Since mid-2007 the Fed has implemented a series of programs to help address the paralysis that has, too often, hampered global financial flows. The Fed’s and other major central banks’ success in “exiting” these steps during the next 18 months will be critical to keeping inflation under control.
The federal funds rate, the most important of all short-term interest rates, has been at an all-time low of 0.00%-0.25% since December 2008. European financial stress suggests the Fed will delay the time when it begins to push this rate higher, probably until 2011’s first half.
Long-Term Interest Rates
…don’t wait too long
Global anxiety about massive government debt levels in southern Europe have pushed scared investors into U.S. government securities. The surge in demand has pushed bond prices higher and investment returns (yields) lower. Correspondingly, rates of 30-year fixed rate conventional mortgages have moved slightly lower.
It remains a very attractive time to refinance a mortgage or buy a new home or foreclosed property, while recognizing that one in four U.S. homeowners is “underwater” on their mortgages…owing more than the home is worth. Mortgage rates could move higher later this year if global investor anxiety declines.
The Global Economy
…a focus on two
Overall global economic growth returned during 2009’s final few months, led by an Asian rebound. For now, two stories dominate the outlook for the global economy….Europe and China.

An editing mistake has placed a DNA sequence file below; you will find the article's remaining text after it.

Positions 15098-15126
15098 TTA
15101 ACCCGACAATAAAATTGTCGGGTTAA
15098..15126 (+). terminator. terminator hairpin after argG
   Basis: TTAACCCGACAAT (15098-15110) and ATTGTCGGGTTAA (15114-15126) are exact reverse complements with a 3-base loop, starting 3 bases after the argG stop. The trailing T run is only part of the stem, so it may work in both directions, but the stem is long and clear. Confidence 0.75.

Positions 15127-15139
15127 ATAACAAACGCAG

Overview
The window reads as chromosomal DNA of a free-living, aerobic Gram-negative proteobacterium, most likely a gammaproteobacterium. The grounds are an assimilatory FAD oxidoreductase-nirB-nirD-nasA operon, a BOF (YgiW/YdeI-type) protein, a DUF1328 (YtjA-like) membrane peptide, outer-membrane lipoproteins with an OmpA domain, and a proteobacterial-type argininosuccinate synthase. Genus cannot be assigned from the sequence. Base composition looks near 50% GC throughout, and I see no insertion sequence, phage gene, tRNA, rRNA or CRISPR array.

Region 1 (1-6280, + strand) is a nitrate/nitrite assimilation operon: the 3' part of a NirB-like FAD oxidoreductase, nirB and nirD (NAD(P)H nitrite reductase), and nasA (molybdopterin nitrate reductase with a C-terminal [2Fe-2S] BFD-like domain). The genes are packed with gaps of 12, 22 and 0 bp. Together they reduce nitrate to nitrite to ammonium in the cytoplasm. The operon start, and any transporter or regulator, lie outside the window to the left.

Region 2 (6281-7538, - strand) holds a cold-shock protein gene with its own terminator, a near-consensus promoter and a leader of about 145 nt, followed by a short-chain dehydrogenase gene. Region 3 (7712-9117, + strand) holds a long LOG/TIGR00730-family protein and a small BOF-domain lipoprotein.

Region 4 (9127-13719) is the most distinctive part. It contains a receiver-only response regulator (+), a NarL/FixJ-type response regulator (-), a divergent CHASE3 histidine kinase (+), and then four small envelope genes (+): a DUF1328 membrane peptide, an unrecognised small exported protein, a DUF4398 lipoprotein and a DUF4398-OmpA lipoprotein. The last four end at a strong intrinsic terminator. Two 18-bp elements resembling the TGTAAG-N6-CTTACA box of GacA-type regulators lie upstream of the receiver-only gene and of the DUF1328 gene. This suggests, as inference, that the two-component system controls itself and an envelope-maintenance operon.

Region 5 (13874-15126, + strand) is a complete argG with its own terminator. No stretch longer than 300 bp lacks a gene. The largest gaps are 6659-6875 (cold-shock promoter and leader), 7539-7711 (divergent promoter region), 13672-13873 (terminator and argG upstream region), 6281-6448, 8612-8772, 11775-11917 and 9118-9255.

The ability of wealthier European nations (such as Germany and France) and the International Monetary Fund to alleviate investor anxiety about massive debt levels of Greece, Portugal, Spain, etc. will be critical to the future of the euro currency, as well as the European economy. Regaining investor confidence is mandatory.
At the same time, steps by China’s political leadership to slow this behemoth’s economy down are underway. Whether such steps can be successful, while avoiding a real estate bust, will go a long way to determining Asia’s near-term economic future.
The Bottom Line?
The Great Recession has given way to a reasonable U.S. economic growth pace, although serious challenges remain. We also expect…unprecedented budget deficits in coming years…better employment news…modest inflation this year…extremely low short-term and attractive long-term interest rates…and an anxious global economy.